If the committed partners (especially in marriage) are suffering from either frigidity / or EDS for long for whatever the reasons, and consequently absenting from sexual relationship, then how the other partner not suffering from the either of this should react to such a situation?
Your question has three different aspects. One, frigidity in women. There are so many terms and terminologies used to describe sexual interactions. Women’s sexuality has been under lens for so many years and sometimes, mere disinterest gets termed as frigidity. Let us understand that, if women have had traumatic sexual past or psychological issues related to sex or misconceptions about sex or experience of pain during sex it can cause women not to enjoy sex. She may lose her interest and may become unresponsive to sex or may develop aversion to sex. Can we term it as an illness?
Second issue is about men. If men are having some issues regarding intercourse and issues of penile health, do they become ‘dysfunctional’? The term erectile dysfunction presumes that there is one kind of function and any deviation from that or any change in that is ‘dysfunction’. This takes away the numerous possibilities that are there in sex and sexual relations. There are so many ways of pleasuring each other apart from peno-vaginal intercourse. And these are not dysfunctions.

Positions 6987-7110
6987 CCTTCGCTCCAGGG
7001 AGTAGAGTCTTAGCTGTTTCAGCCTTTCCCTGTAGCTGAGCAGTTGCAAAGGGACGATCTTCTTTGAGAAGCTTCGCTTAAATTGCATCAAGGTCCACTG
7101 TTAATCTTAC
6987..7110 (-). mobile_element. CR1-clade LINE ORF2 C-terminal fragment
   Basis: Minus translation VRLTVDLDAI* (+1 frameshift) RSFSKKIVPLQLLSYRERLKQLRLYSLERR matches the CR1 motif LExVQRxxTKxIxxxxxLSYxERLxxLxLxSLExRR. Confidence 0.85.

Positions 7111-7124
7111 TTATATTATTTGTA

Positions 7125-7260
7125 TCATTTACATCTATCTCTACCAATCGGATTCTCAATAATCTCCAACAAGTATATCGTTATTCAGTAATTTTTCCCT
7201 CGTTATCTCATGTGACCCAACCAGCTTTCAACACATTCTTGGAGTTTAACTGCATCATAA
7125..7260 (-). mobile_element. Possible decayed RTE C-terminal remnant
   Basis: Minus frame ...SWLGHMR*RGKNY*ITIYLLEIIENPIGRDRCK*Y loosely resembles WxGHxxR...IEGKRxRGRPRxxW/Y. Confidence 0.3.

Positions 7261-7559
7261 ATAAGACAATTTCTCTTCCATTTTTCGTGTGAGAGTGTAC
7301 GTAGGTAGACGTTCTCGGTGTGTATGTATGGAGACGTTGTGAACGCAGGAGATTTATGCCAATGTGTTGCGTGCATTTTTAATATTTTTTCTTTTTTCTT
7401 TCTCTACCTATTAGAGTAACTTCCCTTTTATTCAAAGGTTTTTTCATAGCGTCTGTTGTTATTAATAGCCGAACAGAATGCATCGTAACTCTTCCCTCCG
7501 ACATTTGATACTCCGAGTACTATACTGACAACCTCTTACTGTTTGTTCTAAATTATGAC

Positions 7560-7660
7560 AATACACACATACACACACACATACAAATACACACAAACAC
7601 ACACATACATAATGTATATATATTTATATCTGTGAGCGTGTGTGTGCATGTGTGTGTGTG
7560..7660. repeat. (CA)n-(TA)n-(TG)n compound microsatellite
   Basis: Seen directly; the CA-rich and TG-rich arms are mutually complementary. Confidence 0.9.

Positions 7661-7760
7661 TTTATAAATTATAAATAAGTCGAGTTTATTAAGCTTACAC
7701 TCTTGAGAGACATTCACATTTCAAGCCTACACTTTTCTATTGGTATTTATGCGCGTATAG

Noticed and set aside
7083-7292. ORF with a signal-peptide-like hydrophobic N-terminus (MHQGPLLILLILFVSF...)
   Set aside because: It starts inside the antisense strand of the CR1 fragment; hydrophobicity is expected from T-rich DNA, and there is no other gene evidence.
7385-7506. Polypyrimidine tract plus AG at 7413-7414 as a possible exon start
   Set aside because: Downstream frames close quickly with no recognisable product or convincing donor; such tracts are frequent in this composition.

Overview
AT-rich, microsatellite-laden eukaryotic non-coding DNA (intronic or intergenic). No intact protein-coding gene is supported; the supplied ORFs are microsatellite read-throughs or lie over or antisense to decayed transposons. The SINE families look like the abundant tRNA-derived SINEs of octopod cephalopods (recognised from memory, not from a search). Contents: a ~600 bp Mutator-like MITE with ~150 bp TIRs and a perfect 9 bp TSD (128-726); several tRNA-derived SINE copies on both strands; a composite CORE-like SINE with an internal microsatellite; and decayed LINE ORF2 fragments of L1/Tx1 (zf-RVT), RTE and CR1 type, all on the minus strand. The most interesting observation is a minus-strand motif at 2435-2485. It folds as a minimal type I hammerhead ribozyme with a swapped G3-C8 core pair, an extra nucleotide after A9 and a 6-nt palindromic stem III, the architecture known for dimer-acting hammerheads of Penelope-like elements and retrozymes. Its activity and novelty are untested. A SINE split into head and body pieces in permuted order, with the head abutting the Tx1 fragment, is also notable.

Please try and accept your bodies as they are. Get help from an expert, a counsellor or a sexologist. But also keep in mind that relationships are based on many factors and not just sex. Explore ways of pleasuring each other. Accept your body and your partner. Not being able to have sex can be stressful. But so is the constant need to ‘perform’. If you value your relationship, and if you value your partner, please help her or him to overcome issues, to seek help and feel secure and loved.
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